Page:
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June 28, 1917 - Image 1

Resource type:
Text
Publication:
The Wolverine, 1917-06-28

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AT YOUR DOOR
3 TIMES A WEEK

Y

OFICALY
Ala 'U r SUMR N WSPPER1

PRICE FIVE CENTS

VOL. VIII No. 1

ANN A .ittOl MICt IOIAN, T I tSDA Y, .JUNE 28, 1917

LOOK FOR LARGE
SUMMERSESSION
Add N'umerous Military Courses to
Annual Summer
Curriculum
EXPECT MORE MItENI STIUI'NI'S
Indications of the expected enroll
ment in the 1917 summer session up
to the present time tend to show thai
the registration will be near or per-
haps equal to that of last year's, d.e-
spite disturbing war conditions. With
the regular schedule of courses sup-
plemented with additional military
instruction attractions, lDan Kraus
expressed lie belief that wmteve (dc--
crease might result from the present
situation w old be overcome.
Numerous courses, such as Arm
Stores Methods, War Pathology and
Bacteriology, two courses In military
training under the supervision of Ala-
jor E. J. Wilson, and courses in rmili
tary and civil railroads and house-
hold economics, will be given ding
the summer session for the firs time.
Unusual heavy registration is ex-
pected in the medical department, due
to the need of such training curim
the war crisis. The increased etroll-
ment in this department, it is figured..
will overbalance the d'ecrease in the
law department. The courses in mili-
tary training and army stores teeth-
Oss are looked upon to offset any de-
cide decrease. About the normal en-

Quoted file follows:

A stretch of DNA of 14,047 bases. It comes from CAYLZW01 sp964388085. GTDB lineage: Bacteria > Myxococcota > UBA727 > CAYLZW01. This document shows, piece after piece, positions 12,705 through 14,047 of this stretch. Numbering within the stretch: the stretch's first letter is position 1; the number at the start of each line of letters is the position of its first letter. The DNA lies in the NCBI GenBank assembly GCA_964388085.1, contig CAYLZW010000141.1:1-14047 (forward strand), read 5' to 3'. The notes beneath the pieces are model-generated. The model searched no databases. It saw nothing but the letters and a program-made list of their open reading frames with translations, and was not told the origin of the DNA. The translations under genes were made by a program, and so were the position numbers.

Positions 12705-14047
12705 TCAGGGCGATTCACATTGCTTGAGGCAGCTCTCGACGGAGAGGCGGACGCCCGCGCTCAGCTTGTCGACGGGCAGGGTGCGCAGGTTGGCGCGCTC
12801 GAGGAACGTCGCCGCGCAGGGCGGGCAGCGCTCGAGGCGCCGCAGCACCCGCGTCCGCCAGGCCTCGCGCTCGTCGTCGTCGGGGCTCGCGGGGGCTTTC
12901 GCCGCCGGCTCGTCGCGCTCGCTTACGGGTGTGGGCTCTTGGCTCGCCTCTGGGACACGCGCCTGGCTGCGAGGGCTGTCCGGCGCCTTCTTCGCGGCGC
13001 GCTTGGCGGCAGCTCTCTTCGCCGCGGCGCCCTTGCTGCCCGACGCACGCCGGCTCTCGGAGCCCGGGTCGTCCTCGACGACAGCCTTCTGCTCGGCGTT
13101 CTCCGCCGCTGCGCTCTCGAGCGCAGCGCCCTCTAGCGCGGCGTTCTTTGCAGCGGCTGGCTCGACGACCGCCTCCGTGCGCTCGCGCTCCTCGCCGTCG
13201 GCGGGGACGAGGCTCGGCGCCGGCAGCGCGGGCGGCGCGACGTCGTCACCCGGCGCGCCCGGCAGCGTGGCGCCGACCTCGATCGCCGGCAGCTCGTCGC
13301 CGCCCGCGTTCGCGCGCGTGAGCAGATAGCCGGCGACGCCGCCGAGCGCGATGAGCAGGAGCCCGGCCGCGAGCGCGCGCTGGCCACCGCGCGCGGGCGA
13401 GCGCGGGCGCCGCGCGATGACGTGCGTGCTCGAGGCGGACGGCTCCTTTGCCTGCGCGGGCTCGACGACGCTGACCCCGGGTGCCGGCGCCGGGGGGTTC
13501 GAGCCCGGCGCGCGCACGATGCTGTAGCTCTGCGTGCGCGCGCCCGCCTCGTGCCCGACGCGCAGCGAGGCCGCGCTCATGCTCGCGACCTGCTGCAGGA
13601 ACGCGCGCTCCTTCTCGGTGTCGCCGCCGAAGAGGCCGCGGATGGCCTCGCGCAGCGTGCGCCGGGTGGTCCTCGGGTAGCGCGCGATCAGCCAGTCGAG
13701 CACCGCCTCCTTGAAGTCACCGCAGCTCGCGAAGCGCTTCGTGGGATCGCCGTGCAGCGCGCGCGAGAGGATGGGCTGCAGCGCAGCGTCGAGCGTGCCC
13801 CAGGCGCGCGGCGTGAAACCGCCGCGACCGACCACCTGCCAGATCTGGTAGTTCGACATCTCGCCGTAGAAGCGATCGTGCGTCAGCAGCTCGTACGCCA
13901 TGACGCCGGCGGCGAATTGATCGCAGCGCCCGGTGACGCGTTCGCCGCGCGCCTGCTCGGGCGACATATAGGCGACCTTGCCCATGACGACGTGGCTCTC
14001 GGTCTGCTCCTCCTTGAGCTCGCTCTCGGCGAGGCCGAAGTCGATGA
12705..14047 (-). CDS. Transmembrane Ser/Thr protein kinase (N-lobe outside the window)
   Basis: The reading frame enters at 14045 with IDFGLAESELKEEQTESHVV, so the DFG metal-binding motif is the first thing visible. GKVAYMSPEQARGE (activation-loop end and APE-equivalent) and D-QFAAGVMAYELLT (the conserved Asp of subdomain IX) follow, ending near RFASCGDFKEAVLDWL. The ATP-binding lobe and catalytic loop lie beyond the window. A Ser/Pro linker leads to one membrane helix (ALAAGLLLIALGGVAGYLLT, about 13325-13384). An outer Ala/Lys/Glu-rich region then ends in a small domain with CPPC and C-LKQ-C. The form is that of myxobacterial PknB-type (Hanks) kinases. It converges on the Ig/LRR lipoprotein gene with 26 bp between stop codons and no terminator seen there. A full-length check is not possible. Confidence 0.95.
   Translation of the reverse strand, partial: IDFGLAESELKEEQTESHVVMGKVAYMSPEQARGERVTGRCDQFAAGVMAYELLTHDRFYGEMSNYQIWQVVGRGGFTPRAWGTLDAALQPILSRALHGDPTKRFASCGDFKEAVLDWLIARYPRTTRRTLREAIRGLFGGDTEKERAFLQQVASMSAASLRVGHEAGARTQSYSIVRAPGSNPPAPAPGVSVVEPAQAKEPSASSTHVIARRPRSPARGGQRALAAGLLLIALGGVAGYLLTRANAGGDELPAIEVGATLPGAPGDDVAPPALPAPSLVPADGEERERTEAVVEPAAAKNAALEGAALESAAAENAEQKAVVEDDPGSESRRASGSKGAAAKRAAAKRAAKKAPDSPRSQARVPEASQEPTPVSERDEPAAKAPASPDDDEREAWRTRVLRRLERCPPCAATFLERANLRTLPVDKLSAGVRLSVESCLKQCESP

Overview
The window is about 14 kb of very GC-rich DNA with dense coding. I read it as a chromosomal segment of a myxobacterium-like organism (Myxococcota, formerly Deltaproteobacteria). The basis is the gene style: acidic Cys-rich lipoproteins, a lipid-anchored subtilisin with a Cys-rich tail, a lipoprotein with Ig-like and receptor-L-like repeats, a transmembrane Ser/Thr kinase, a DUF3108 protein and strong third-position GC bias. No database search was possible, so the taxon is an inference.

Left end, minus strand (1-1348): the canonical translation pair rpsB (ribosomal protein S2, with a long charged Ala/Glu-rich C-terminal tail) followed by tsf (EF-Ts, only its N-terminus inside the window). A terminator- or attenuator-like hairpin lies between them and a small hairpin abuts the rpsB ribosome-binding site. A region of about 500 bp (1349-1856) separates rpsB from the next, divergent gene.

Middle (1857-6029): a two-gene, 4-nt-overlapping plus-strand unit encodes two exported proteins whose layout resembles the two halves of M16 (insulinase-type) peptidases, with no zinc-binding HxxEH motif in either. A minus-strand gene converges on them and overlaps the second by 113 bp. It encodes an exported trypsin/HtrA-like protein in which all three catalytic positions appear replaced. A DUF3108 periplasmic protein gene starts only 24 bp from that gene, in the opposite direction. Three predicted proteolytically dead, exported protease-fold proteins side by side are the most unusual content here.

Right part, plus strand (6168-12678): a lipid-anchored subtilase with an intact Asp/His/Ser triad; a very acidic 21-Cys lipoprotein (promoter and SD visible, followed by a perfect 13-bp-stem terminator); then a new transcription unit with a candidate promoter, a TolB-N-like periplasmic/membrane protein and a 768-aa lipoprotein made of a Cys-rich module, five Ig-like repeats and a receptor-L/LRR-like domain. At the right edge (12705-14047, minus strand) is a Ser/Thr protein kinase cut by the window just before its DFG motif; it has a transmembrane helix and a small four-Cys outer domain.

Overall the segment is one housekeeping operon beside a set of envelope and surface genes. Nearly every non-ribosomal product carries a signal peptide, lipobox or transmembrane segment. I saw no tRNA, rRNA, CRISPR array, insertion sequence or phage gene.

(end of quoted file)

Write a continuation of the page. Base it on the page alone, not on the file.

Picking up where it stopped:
rollnfit is expected in the literary,
graduate antI pharmacy depa'tments.
OEAN BATES MAY
GO TO HARVARD
Read of Law School Receives Flatter--
ing Offer from Eastern
University
Dean Henry M. Rates of the Univer-
sity Law school, has been granic da
leave of absence by the Board of tie-
gents for one year, following a flatter-
ing offer of a chair of law at larsard
university. Dean Bates, it is rumor-
ed. will accept the position for one
year and in that time will definitly
decide whether he will take the chair
or not.
At one time Dean Bates practihed
law in Chicago and was soon called
to a professorship at Michigan. In
1910 he was made dean of the Law
school and has e.ted in that capacity
ever since.
In addition to the leave of absence
granted Dean Bates, the Board of Re-
gents also cut the annual budget at
its meeting Tuesday morning. The
total budget for the coming year total-
als $2,064,152, which is a considerable
decrease over that of previous years.
No member of the faculty received an
increase more than $100, and those
receiving more than $1200 per year
were in no case given an increase.
WEEKLY UNION DANCES TO BE
DISCONTINUED DURIN SUMMER
The regular weekly dances of the
Michigan Union have been discon-
tinued for the rest of the summer
owing to the decided lack of interest
shown in the affairs, according to re-
suits of several dances scheduled last
year. Although the interest shown in
the weekly assemblies during the reg-
ular semesters aa always been high,
the hot summer weather aa detracted

enthusiasm in the light fantastics.
The offices sod reading rooms will
be open, however, during the summer
session and members and new students
are urged to frequent the present
temporary quarters of the Union. The
Union restaurant will also be closed

1.ehisan's historic intl traditiotal 1,itrary ;i praclically torn down, expept for its two towers and the
i ,raised" iies, which still be takes dwIs1 aeglitniig this afternoon. (iraduties iand alumnit oday have their
las (ipiiiirlliy to view what remains if ot' old hilidinig. 'the Board of Ries-ens moved favorably on Monday to